This week, Google Fiber announced a signup list for 1-gigabit-per-second fiber-to-the-home internet connections in the South and Southeast areas of Austin, TX, offering internet to individuals and businesses that is at least 100 times faster than non-fiber internet.
Residents of Bluebonnet, Lady Bird Lake, Emerald Forest, Ben White, and Onion Creek neighborhoods (or “fiberhoods” in Google’s parlance) can sign up for Google Fiber. This is somewhat later than Google’s original 2013 prediction that it would be starting connecting Austin homes with fiber by mid-2014. Google said it plans to bring fiber connectivity to other areas of Austin in the future.
Google has already made Google Fiber available in certain areas of Kansas City, Mo., and is currently constructing fiber connections in Provo, Utah. It has also entered into discussions to bring fiber to 34 cities in 9 metro areas around the US.
Customers will be able to choose between different options including Gigabit Internet for $70 per month and Gigabit Internet plus Google Fiber TV for $130 (which is $10 more than the same service in Kansas City).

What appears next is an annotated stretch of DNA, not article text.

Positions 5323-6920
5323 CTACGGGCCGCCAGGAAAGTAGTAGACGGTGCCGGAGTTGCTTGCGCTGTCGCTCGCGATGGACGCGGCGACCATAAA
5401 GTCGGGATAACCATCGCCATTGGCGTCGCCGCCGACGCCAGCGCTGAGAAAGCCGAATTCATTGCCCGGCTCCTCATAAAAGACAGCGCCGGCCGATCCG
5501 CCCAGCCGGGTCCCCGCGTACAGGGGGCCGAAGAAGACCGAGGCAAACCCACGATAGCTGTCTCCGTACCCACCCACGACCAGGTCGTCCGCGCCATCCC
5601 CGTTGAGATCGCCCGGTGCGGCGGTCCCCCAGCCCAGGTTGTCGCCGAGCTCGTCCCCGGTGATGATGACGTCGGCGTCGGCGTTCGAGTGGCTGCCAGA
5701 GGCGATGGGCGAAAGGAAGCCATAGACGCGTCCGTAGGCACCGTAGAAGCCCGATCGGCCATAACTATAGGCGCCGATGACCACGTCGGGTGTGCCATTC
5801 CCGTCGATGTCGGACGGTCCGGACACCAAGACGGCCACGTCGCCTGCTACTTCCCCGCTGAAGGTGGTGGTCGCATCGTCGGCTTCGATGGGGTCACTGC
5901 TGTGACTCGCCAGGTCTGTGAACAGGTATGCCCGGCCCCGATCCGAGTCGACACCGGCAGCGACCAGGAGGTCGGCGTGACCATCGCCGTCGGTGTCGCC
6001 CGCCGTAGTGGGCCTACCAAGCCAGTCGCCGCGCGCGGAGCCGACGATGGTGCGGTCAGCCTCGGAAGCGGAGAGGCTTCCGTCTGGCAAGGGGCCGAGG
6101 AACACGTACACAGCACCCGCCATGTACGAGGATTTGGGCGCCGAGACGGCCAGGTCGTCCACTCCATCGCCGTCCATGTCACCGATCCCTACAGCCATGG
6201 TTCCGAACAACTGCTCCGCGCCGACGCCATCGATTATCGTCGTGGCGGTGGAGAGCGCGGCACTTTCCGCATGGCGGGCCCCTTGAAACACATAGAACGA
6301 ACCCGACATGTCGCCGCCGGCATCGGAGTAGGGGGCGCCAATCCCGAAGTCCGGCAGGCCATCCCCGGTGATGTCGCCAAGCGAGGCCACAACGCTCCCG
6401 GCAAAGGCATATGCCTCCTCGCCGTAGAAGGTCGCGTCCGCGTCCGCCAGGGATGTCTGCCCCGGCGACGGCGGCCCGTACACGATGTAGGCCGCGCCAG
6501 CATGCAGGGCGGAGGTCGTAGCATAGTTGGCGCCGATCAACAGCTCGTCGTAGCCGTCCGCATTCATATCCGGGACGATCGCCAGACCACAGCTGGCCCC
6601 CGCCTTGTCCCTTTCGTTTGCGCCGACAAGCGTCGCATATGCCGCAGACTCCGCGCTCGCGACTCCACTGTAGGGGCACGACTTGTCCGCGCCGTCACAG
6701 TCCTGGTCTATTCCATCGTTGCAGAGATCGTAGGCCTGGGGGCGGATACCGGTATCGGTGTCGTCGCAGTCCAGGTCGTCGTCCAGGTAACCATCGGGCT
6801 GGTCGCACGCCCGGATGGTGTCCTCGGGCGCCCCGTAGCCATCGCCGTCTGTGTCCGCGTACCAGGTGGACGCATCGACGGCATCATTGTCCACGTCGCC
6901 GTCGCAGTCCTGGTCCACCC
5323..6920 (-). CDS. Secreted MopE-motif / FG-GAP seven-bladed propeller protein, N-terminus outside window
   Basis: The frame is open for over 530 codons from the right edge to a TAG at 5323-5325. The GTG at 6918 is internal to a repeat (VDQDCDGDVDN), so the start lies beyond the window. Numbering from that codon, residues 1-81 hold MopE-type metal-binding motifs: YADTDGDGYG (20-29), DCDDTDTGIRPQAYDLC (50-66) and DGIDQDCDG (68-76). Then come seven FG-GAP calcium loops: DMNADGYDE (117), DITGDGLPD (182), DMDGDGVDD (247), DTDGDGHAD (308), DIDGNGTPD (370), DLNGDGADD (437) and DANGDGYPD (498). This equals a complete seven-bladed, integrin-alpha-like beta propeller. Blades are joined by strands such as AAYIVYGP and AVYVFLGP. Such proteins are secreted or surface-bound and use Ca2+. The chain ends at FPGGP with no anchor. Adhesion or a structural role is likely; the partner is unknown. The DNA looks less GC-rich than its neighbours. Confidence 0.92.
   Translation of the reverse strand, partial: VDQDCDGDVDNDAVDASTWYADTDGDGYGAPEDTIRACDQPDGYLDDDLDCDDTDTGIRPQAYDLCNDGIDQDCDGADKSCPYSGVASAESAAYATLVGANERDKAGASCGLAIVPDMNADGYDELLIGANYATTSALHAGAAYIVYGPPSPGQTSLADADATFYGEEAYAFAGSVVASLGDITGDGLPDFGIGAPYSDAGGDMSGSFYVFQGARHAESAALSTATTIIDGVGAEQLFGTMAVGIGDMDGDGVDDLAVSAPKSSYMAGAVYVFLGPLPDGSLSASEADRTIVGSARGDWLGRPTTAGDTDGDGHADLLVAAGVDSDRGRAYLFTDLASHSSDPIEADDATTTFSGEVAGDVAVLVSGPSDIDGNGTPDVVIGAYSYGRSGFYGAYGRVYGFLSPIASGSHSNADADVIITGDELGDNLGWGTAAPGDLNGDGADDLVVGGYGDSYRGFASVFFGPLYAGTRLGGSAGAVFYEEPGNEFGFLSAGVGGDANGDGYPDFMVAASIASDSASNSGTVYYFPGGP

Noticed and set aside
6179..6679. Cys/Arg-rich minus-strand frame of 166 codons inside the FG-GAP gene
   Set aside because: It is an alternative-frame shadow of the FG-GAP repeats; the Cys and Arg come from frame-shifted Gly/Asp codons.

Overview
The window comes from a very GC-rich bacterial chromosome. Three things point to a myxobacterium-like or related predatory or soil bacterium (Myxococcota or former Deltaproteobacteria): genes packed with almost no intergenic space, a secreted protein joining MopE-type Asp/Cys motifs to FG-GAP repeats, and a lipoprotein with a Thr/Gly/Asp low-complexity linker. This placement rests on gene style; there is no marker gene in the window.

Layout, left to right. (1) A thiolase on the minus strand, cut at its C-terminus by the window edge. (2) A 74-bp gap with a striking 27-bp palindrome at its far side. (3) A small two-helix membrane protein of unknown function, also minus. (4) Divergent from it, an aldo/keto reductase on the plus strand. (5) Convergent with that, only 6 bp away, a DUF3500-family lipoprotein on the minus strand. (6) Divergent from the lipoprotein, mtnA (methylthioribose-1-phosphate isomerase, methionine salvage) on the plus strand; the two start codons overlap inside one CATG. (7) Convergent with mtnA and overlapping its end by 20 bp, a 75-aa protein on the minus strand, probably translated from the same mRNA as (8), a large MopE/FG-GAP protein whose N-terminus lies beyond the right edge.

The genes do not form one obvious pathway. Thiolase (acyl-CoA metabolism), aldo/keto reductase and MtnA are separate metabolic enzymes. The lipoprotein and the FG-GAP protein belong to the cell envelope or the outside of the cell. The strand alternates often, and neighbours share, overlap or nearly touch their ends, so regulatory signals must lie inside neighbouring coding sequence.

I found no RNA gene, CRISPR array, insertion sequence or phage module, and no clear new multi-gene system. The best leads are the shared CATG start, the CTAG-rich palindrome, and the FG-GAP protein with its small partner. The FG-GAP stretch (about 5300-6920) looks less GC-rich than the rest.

Small businesses who are early adopters can also sign up for gigabit speeds for $100 per month under its Google Fiber for Small Business program.
There is also a free “Basic” tier which features 5 Mbps download and 1 Mbps upload speed but requires a one-time $300 construction fee or $25/mo for 12 months.
Google’s telecom service roll-out has been driven by demand, which is a different approach than traditional telecom providers which have been essentially given a monopoly over communication services under the condition that they serve all localities. This has spurred fears that certain neighborhoods or areas could be left without adequate services.
However, since regulations around internet services are looser than with landline phone service, there has been some competition among other U.S. telecoms to provide faster internet access to different regions. Earlier this year, for instance, AT&T said it intends to bring its fiber-to-the-home internet service to 21 metropolitan areas.
This “last-mile”, or last leg of the journey data makes to a house is crucially important to the growth of higher-bandwidth applications like streaming games and video. For instance, Netflix recommends a minimum speed of 3 Mbps for SD quality video, 5 Mbps for HD, and 20 Mbps for Ultra HD 4K.
New online services will undoubtedly require high-speed connections to provide an adequate user experience, therefore the roll-out of fiber could have huge implications on the potential of internet services, and who is able to use them.